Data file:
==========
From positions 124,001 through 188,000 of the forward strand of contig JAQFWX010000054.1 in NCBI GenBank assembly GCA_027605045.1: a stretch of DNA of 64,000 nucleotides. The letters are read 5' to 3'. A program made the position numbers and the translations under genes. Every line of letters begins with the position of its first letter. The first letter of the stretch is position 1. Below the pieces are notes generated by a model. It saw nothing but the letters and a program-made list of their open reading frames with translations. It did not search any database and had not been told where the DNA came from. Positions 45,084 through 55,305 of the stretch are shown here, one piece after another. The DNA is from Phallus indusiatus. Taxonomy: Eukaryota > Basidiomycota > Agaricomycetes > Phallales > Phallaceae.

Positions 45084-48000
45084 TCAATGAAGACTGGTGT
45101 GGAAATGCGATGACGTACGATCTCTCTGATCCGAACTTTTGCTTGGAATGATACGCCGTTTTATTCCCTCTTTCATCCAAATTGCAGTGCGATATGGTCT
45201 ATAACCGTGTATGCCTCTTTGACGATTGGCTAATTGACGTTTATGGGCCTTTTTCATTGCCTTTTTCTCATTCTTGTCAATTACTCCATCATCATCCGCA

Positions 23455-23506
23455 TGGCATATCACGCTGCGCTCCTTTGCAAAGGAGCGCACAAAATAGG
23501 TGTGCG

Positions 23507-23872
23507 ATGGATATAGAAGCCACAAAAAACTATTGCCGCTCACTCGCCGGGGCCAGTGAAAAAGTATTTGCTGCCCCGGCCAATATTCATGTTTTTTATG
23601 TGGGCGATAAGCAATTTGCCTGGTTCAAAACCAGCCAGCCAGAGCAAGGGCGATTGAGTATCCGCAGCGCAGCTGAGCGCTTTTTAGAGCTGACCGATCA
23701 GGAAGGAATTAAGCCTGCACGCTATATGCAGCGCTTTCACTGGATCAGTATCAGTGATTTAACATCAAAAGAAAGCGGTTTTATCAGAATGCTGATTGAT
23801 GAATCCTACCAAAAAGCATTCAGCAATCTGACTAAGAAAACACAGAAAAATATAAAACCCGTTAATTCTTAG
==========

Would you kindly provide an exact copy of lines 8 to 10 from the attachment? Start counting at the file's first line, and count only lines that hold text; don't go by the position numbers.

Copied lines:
23501 TGTGCG

Positions 23507-23872
23507 ATGGATATAGAAGCCACAAAAAACTATTGCCGCTCACTCGCCGGGGCCAGTGAAAAAGTATTTGCTGCCCCGGCCAATATTCATGTTTTTTATG